Not soon enough of course, but dare we hope the “MagShoe” is coming?


ProPublica – a non-profit force for “journalism in the public interest” run by former long-time and widely admired Wall Street Journal editor Paul Steiger – keeps this running tally of the bail-out money we taxpayers have pushed put the door ($500.7 billion) and the portion that has come back ($194.7 billion thus far).


Nathan Daschle certainly has a horse in this race. Dozens of them, in fact. He heads the Democratic Governor’s Association. But, as he argues on, fact are facts:

. . . Republican governors, as a whole, vastly underperform their Democratic counterparts on virtually every economic or fiscal score. In addition to high unemployment numbers, states with Republican governors are far less likely to be on the Forbes list of “Best States for Business” (only one of the Top 5 has a Republican governor), score a AAA rating from the major credit rating agencies (only two of the seven have GOP governors) or make a real investment in clean technology (only two of the Top 10 clean-tech states have Republican governors).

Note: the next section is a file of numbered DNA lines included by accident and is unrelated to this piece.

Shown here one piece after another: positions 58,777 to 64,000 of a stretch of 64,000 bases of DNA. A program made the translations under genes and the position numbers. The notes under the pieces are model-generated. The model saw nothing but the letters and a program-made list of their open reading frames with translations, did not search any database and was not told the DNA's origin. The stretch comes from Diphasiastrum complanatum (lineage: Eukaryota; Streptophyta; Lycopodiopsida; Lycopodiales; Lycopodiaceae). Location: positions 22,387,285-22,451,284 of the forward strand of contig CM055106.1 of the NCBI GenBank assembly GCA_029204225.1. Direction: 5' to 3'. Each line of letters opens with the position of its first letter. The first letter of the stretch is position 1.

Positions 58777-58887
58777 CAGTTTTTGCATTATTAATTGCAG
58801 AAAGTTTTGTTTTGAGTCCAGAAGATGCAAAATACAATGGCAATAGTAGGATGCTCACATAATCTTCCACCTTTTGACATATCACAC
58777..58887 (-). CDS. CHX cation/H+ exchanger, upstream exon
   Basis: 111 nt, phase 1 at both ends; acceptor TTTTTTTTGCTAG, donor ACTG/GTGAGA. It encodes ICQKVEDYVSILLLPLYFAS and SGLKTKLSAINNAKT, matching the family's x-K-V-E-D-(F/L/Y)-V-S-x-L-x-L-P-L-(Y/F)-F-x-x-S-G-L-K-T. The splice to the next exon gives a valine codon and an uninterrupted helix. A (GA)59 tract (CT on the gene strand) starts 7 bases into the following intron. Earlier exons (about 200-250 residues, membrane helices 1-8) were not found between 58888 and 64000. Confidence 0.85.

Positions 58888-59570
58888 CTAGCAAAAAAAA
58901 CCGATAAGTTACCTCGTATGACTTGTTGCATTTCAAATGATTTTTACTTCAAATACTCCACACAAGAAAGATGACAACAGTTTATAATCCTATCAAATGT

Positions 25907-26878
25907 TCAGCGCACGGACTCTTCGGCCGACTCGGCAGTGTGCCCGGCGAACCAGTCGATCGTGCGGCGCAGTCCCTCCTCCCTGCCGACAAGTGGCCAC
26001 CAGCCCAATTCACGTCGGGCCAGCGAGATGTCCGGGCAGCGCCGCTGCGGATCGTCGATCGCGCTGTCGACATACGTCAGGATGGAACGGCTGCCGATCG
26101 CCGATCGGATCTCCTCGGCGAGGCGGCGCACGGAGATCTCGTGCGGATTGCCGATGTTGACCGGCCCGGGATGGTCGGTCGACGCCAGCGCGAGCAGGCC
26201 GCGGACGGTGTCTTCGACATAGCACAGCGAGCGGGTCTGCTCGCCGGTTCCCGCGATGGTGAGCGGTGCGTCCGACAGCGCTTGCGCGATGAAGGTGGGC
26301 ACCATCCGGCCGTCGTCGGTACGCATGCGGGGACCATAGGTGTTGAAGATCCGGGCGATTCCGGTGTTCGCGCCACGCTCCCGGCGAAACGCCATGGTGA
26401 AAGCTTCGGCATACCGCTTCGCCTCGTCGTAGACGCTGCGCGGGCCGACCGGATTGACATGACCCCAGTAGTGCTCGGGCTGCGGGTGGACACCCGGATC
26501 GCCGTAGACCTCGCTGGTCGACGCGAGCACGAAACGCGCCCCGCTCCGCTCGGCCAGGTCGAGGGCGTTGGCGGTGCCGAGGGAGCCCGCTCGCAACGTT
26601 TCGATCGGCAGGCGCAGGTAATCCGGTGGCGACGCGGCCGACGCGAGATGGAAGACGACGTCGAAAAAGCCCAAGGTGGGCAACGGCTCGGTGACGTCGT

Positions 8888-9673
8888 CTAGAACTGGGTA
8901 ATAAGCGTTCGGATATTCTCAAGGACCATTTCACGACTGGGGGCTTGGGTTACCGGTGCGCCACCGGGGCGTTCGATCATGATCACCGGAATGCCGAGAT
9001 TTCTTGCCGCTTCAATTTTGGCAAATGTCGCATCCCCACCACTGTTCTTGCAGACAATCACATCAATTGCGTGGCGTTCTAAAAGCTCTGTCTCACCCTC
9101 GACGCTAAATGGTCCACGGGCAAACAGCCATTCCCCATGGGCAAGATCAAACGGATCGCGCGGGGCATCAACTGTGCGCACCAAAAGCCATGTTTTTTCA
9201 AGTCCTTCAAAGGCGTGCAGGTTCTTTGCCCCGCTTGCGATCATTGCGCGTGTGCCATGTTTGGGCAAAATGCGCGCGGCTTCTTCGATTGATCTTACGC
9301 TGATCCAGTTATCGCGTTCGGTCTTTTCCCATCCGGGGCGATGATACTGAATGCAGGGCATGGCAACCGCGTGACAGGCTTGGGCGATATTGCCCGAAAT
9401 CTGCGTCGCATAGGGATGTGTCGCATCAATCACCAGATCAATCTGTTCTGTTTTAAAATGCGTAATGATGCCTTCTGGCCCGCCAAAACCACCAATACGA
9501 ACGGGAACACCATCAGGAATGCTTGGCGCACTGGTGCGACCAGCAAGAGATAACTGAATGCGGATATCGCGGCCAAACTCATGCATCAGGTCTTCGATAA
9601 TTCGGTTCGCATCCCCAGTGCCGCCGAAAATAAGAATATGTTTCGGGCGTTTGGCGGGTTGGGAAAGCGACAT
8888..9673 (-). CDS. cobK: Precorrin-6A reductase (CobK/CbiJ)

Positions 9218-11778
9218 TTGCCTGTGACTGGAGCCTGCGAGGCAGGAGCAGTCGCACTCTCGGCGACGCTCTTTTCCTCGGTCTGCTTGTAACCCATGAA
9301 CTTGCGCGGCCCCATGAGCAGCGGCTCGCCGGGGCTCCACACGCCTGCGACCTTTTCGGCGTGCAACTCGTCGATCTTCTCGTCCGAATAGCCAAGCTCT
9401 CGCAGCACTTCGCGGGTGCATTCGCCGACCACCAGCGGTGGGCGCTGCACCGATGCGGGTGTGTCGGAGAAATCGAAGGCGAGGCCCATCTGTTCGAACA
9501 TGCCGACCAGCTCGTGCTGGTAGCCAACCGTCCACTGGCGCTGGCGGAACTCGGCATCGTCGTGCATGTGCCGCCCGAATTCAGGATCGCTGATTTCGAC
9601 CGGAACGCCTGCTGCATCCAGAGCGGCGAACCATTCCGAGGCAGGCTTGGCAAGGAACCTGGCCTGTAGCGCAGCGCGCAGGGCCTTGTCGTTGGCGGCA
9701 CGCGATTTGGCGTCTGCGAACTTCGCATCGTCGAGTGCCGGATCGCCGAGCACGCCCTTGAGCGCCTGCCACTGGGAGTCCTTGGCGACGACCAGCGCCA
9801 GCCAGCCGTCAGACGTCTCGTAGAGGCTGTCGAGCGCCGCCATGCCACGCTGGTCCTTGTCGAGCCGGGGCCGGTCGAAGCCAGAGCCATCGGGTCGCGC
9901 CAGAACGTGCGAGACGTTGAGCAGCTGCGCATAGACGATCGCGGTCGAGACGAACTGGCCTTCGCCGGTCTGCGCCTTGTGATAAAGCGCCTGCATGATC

Perhaps most telling, according to data from the U.S. Census Bureau, is that throughout the past decade, the size of state governments actually grew more under Republican governors than under Democratic ones.

This is true for both traditional ways of measuring the size of government: spending growth and the number of state employees.

These are the facts. And they are undisputed. . . .

☞ I’m sure I can count on some of you to dispute them – and will post your comments when you do.

But the larger point here, while not original to me, is that this is more than coincidence. Republicans generally don’t believe in government; Democrats do. Bush’s first Energy Secretary had, as a Senator, actually called for abolishing the Energy Department; Obama’s is a Nobel-prize winning physicist consumed – as are his deputies – with the importance and potential of rejuvenating the U.S. energy industry and helping to achieve energy independence. See the difference?

Obviously, not everything R’s do is bad or lackluster; not everything D’s do is good or exemplary. Clearly. Definitely. I get that.

But if your basic philosophy is that government can’t do things well – well, as the saying goes, “argue for your limitations and they are yours.” And I think it was Eleanor Roosevelt who said, “If you think you can’t do something, you’re right.”


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